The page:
Journal publishers appeal to state funders for net progress

June 18, 1999

Publishers of non-scientific academic journals cannot get properly set up for the internet without government money, according to two recent Canadian grant recipients.

In April, the federal government announced it was giving three academic presses Can$ 207,600 (Pounds 88,500) to launch journals online. The presses of the universities of Montreal, Toronto and Wilfred Laurier are currently at different stages of introducing Standard Generalised Markup Language (SGML) to their publishing process.

Anne Marie Corrigan, vice-president of journals at the University of Toronto Press, welcomed the help from a government department that targets funds to knowledge-based economic initiatives. She said the cost of finding qualified personnel for a highly technical endeavour such as this was just too high for a non-profit journal.

"Our journals are in the social sciences and humanities. There is just not as much money circulating in that area as in the sciences," said Ms Corrigan, whose press publishes the oldest law journal in the country as well as a quarterly dedicated to the humanities.

Going online has always been touted as a way to bring down the spiralling costs of libraries, many of which have had their journal budgets cut. But publishers are still deterred by the investment that is required. Sandra Woolfrey, director of Wilfred Laurier University Press, said it costs about Can$ 60,000 to implement SGML, which she said is far better for referencing, archiving and handling graphics than the simplified internet code of HTML.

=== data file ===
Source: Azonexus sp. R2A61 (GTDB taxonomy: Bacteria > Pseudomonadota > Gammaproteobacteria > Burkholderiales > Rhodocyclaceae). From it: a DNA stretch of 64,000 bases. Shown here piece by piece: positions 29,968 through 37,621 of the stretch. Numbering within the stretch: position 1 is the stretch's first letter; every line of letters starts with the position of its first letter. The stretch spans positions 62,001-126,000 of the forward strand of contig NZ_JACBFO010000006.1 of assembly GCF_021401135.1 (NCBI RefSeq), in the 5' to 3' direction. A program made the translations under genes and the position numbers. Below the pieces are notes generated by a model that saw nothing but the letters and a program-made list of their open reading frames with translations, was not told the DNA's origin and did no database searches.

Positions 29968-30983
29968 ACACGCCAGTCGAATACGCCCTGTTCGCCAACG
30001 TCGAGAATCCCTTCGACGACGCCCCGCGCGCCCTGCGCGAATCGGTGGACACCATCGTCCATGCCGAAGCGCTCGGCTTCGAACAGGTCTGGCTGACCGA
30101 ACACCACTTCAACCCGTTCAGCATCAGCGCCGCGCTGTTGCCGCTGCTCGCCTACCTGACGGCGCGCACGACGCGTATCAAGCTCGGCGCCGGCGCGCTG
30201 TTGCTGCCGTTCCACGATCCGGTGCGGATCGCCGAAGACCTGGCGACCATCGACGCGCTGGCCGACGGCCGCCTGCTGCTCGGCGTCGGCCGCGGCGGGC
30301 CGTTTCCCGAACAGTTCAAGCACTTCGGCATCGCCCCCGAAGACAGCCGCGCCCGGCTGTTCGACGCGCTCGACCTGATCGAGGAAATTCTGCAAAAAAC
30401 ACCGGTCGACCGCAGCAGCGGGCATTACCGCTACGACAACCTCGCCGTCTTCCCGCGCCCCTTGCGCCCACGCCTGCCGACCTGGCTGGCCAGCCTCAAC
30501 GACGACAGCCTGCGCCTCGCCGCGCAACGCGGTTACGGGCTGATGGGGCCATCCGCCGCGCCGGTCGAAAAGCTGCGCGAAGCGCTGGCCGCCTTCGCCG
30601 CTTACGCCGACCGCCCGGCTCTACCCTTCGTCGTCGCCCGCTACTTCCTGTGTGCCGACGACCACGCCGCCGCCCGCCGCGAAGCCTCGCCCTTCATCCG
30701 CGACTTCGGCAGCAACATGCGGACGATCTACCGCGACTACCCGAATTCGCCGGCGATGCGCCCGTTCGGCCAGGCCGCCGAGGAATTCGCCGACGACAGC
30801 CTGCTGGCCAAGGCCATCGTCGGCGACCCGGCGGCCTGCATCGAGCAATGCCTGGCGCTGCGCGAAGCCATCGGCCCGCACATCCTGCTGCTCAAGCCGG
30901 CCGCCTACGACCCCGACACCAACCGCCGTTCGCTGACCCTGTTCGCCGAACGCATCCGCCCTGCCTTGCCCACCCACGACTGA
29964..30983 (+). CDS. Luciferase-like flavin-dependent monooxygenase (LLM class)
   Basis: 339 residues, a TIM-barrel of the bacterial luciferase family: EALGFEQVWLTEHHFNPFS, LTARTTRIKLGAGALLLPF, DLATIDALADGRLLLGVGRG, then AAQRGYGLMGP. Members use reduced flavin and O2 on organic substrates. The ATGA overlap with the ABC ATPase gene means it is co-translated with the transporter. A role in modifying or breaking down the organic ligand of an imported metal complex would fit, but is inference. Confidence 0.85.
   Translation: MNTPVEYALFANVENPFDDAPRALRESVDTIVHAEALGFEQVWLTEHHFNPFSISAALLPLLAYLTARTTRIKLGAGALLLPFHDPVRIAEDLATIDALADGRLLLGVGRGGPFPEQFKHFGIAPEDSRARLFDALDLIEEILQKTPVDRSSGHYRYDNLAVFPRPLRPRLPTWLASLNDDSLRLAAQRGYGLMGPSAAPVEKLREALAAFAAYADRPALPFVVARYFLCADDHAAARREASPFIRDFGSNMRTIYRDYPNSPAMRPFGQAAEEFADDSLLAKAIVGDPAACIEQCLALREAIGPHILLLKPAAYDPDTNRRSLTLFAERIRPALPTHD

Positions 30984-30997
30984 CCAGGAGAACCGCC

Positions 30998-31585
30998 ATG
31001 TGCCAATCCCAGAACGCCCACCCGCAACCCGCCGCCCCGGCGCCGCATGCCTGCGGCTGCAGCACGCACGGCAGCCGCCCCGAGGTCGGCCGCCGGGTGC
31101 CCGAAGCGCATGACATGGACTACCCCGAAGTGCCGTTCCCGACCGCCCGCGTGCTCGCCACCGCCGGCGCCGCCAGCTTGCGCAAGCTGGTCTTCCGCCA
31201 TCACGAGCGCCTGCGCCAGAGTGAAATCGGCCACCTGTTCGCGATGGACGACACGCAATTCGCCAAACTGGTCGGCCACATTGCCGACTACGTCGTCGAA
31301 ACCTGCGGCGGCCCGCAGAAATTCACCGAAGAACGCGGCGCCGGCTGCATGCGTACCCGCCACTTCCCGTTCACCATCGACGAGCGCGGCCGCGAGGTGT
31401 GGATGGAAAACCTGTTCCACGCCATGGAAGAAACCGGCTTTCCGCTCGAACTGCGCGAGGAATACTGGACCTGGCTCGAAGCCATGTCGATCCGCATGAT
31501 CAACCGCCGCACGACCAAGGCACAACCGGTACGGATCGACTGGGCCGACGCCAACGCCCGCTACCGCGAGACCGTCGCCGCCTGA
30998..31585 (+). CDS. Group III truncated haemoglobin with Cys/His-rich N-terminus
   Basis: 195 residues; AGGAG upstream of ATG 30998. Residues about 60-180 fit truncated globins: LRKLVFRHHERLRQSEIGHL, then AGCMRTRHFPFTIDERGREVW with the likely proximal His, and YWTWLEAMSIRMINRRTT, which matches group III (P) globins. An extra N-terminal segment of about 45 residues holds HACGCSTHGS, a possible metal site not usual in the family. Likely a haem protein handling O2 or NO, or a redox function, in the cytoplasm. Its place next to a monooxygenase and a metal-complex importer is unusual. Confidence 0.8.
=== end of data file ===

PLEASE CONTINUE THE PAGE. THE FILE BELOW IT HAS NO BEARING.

You've reached your article limit.

Register to continue

Registration is free and only takes a moment. Once registered you can read a total of 3 articles each month, plus:

  • Sign up for the editor's highlights
  • Receive World University Rankings news first
  • Get job alerts, shortlist jobs and save job searches
  • Participate in reader discussions and post comments

Have your say

Log in or register to post comments

Most Commented

James Fryer illustration (27 July 2017)

It is not Luddism to be cautious about destroying an academic publishing industry that has served us well, says Marilyn Deegan

Jeffrey Beall, associate professor and librarian at the University of Colorado Denver

Creator of controversial predatory journals blacklist says some peers are failing to warn of dangers of disreputable publishers

Hand squeezing stress ball
Working 55 hours per week, the loss of research periods, slashed pensions, increased bureaucracy, tiny budgets and declining standards have finally forced Michael Edwards out
Kayaker and jet skiiers

Nazima Kadir’s social circle reveals a range of alternative careers for would-be scholars, and often with better rewards than academia

hole in ground

‘Drastic action’ required to fix multibillion-pound shortfall in Universities Superannuation Scheme, expert warns